It took Brendan Steele a little time to figure out an alternative to anchoring his putter. But once he did--by going with a version of the claw putting grip--the 33-year-old won his first Tour event in more than five years, at the Safeway.
Steele's ball-striking has always been a strength, and it was again in Napa. Top New York teacher Michael Jacobs says Steele's swing doesn't look like the postcard version you see from some players, but he does two crucial things that would help any player.
"You hear a lot of talk about posture, but people tend to think of that as only meaning the relationship between the upper and lower body," says Jacobs, who is based at Rock Hill Country Club in Manorville, on Long Island. "It's more than that. When you look at Brendan Steele, you can see that he keeps nice flexion in his right knee and hip in the backswing. Losing that flexion hurts your consistency even if you keep your spine at the same angle it was at address."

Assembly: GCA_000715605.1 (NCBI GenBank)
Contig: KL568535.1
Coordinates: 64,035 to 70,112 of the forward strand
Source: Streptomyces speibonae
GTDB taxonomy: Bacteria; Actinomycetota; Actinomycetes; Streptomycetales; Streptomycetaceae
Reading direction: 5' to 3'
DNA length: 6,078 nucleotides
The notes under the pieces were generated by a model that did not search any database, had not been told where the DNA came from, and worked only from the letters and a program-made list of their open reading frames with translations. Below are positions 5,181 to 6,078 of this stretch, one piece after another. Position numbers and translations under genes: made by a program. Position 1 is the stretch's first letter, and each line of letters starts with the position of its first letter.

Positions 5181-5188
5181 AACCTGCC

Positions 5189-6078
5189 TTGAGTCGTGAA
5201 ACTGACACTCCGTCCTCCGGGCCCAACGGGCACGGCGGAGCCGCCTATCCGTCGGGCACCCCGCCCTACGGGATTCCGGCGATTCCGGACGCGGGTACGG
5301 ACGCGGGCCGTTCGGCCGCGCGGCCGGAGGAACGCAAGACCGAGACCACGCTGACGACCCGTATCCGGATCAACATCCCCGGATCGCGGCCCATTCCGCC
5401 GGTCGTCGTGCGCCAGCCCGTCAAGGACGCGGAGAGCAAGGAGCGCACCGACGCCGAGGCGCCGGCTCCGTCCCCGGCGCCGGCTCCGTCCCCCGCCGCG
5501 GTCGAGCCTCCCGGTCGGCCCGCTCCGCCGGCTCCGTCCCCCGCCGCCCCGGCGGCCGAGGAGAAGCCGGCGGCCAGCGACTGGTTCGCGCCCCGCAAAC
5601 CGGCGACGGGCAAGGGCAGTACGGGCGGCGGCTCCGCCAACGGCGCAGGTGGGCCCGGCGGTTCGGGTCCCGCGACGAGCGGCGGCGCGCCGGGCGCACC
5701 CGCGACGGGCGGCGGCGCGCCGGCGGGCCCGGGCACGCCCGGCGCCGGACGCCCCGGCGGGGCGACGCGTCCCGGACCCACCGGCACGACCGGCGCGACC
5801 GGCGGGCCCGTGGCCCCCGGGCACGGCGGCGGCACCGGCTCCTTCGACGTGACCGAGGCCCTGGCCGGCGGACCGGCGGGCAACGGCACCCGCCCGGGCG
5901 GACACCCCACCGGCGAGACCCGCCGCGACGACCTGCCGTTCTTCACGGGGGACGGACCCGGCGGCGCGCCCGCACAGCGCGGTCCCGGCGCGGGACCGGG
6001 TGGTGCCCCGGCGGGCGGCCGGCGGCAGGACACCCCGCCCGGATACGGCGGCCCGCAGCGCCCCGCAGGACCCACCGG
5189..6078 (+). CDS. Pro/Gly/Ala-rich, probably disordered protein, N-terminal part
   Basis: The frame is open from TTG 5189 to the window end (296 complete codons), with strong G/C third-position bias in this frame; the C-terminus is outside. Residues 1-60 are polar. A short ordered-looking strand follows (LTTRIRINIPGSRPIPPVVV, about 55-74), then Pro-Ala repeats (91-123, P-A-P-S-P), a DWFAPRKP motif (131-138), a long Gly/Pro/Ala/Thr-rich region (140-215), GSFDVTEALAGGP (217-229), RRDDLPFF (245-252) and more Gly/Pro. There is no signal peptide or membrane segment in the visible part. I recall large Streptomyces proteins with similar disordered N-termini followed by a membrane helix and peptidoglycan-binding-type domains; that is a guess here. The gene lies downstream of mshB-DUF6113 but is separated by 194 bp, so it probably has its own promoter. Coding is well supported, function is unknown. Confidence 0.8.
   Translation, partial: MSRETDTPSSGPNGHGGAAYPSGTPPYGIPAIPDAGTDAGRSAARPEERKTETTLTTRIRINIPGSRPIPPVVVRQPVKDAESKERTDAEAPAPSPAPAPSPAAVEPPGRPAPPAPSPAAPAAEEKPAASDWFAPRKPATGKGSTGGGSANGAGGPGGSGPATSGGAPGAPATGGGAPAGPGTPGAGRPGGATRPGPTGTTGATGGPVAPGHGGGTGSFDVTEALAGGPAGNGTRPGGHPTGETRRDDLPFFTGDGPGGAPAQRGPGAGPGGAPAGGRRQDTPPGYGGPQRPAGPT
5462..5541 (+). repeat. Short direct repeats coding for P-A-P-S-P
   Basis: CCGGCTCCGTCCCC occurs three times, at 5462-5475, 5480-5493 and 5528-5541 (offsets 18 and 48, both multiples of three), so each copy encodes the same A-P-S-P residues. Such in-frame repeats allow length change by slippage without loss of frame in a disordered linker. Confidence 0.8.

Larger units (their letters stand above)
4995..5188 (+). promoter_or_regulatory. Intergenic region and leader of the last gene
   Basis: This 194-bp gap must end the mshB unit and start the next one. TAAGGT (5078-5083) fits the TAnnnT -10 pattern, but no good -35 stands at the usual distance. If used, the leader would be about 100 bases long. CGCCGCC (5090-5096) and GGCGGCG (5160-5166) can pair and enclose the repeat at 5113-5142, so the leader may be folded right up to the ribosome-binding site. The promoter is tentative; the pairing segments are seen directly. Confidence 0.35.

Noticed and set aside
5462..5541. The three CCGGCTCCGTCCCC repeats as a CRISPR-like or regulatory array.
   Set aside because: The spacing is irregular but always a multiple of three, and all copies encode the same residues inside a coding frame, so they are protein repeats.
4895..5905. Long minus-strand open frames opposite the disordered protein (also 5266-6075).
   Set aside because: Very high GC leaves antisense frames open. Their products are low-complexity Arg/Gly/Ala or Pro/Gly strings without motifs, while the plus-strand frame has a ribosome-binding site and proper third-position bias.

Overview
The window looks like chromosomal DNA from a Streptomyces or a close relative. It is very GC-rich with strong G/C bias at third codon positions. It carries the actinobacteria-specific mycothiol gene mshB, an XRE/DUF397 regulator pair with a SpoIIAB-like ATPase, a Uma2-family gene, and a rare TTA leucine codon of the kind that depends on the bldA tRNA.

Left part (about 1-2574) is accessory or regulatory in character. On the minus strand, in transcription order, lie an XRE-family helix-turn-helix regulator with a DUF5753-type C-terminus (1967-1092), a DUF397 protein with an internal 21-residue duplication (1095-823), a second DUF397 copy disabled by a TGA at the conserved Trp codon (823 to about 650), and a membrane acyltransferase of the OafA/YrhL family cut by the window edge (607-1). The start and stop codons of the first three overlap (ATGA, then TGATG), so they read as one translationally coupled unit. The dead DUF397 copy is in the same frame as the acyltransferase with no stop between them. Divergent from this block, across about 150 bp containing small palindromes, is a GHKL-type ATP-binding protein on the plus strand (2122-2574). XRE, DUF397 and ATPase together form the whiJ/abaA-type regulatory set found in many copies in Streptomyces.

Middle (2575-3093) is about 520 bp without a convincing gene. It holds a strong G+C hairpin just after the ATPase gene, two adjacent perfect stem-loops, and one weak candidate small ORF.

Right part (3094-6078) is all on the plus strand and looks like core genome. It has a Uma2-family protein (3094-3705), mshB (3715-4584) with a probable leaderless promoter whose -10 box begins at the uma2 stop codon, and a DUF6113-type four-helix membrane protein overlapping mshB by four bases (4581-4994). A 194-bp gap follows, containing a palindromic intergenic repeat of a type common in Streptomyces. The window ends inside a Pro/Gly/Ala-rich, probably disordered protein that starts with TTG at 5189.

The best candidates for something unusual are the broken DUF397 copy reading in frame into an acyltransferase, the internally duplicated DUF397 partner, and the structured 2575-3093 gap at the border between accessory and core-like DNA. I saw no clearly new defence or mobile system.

Another great checkpoint is Steele's left arm position as he gets down to the impact area. "Here's another indicator of consistency," says Jacobs. "The most consistent ball-strikers have their left arm hanging straight down at this point. The more that arm gets away from the body, the more trouble you're going to have getting that repeating solid contact."
Steele's full swing--and putting stroke--are proof that you don't have to have a textbook look to your swing as long as you're doing the right things when it matters.